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Re: Housing Performance Objectives

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I seem to be missing the point here. There is no difference in minimum
standards of automobiles or virtually any other product on the market. A
minimum standard should be a point of reference that all products are
compared against. Those that don't meet minimum standards are off the
market.
Structural engineering needs to be the same. The performance issue came
about because the community as a whole (architects, engineers, insurance
industry and others) agreed to lower a minimum standard for one slim section
of the market. Rather than doing the job it was intended to do, it became a
tool to allow lowered standards in other areas for only one reason - to
maximize profit. Does anyone really believe that the person benifiting from
the lesser "minimum" will pass the savings along to the people buying the
product - not on your life.
My point is to agree on a starting position - datum. From recent discussions
it appears that this point should be considered using a new philosophy which
includes performance standards exceeding life safety which considers
reduction of damage. This can be determined from studying the types of
damage occuring in the Northridge earthquake AND Hurricane Andrew. However,
I don't arbitrarily support standards that are based upon "compensating" for
poor construction methods. I'm not convinced that reducing shear panel width
to height ratio's (2:1 verses 3.5:1)- for example - are benifiting the
public when story drift design data as we know it from the 1991 UBC Standard
appears to have been supported in the Northridge Quake. Had the panels been
properly connected, nailed and sheathed they may have performed better than
those which were not. I believe the emergency measures were done as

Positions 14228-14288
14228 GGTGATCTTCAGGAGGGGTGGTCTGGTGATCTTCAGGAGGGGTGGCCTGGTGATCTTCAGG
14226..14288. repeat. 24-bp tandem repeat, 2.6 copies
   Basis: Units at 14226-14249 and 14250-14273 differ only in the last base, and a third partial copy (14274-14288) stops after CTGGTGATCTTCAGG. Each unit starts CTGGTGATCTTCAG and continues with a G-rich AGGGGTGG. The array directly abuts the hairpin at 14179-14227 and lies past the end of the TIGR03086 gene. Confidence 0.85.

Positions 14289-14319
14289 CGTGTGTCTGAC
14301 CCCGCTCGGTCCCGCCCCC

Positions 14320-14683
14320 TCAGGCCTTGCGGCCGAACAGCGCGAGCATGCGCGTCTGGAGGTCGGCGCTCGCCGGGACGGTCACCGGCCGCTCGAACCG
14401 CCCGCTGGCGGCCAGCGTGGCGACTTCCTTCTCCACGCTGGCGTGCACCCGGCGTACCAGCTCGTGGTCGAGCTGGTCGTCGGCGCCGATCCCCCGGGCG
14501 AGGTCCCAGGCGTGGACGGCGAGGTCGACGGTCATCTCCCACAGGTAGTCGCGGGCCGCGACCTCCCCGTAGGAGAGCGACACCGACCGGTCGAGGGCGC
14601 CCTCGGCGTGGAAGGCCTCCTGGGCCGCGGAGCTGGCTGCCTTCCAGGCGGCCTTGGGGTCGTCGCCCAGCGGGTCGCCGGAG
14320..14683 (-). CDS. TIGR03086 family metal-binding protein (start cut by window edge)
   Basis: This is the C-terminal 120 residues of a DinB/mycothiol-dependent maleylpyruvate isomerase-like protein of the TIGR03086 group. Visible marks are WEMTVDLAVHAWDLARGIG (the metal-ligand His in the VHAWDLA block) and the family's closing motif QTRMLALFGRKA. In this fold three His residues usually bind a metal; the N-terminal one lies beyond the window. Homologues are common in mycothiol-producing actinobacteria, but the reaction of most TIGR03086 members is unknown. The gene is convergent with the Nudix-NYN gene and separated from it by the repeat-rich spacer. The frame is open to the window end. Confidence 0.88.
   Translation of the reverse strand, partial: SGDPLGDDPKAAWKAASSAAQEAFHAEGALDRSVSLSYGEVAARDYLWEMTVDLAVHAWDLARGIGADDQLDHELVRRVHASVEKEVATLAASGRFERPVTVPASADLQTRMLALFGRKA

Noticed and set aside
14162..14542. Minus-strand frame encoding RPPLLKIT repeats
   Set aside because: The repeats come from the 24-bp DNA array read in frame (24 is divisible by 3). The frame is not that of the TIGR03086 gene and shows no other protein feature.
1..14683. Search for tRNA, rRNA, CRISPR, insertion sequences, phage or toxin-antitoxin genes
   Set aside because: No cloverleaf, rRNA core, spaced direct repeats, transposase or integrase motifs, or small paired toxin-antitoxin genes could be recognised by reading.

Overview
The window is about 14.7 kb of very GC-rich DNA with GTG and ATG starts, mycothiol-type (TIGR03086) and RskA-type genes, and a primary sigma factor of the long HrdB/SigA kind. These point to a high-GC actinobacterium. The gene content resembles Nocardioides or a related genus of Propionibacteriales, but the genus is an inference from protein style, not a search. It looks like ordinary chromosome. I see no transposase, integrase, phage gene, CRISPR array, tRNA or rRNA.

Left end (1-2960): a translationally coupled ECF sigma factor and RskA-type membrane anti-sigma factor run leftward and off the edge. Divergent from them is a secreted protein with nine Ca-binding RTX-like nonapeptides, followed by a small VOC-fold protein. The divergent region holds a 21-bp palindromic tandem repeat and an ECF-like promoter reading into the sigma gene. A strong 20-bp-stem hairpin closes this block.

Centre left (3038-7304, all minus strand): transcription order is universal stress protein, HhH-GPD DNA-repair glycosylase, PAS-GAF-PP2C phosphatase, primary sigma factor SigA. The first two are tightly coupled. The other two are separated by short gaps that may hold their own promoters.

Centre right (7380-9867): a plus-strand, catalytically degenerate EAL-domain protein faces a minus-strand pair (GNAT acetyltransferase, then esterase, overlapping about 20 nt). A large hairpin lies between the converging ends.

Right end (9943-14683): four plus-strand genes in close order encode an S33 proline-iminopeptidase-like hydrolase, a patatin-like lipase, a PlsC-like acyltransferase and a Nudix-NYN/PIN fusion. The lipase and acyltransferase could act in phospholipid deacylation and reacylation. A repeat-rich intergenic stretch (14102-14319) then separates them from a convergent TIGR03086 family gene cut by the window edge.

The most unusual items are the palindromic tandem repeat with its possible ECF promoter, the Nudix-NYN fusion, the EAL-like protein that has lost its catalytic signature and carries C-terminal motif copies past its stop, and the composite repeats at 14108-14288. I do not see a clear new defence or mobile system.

compensation rather than rationalized methods.
For the same token, the current Conventional Framing section of the 1994
code specifies a minimum 2'-8" shear panel 10'-0" tall on the front of a
garage. Where does the standard originate? In my area and many others with a
70mph wind, the resulting shear distributed from the back wall and the two
piers at the front of the garage would yield approximately 1700 pounds of
shear - each line. Distributed over roughly 5 feet total wall we get
approximately 320 plf of shear (give or take). However, if the roof framing
bears parallel to the garage opening, the header won't transfer much
resistance to uplift on the panels. With a 10 foot plate height, the uplift
could be around 3,400 lbs. Section 2326.11.4.1 requires resistance to uplift
of 1,800 pounds - only half of the actual calculated uplift on the panel. So
what is the minimum that needs to be created here.
If the strap fails, who looses? And why shouldn't the strap fail when the
code does not properly PRESCRIBE the correct holddown tension force.
The key word is prescribe or prescriptive. Not a bad design idea but one
that needs to be matched with other design minimums.
To make this work, the code writing authority needs to set minimum standards
and design each component to work within those standards. Included in the
minimum standard must be a maximum allowable design value which, once
exceeded, moves the structure into safer hands for a more complete design.
Finally, we need only one minimum - a standard that everything we do is
compared against.

Dennis Wish PE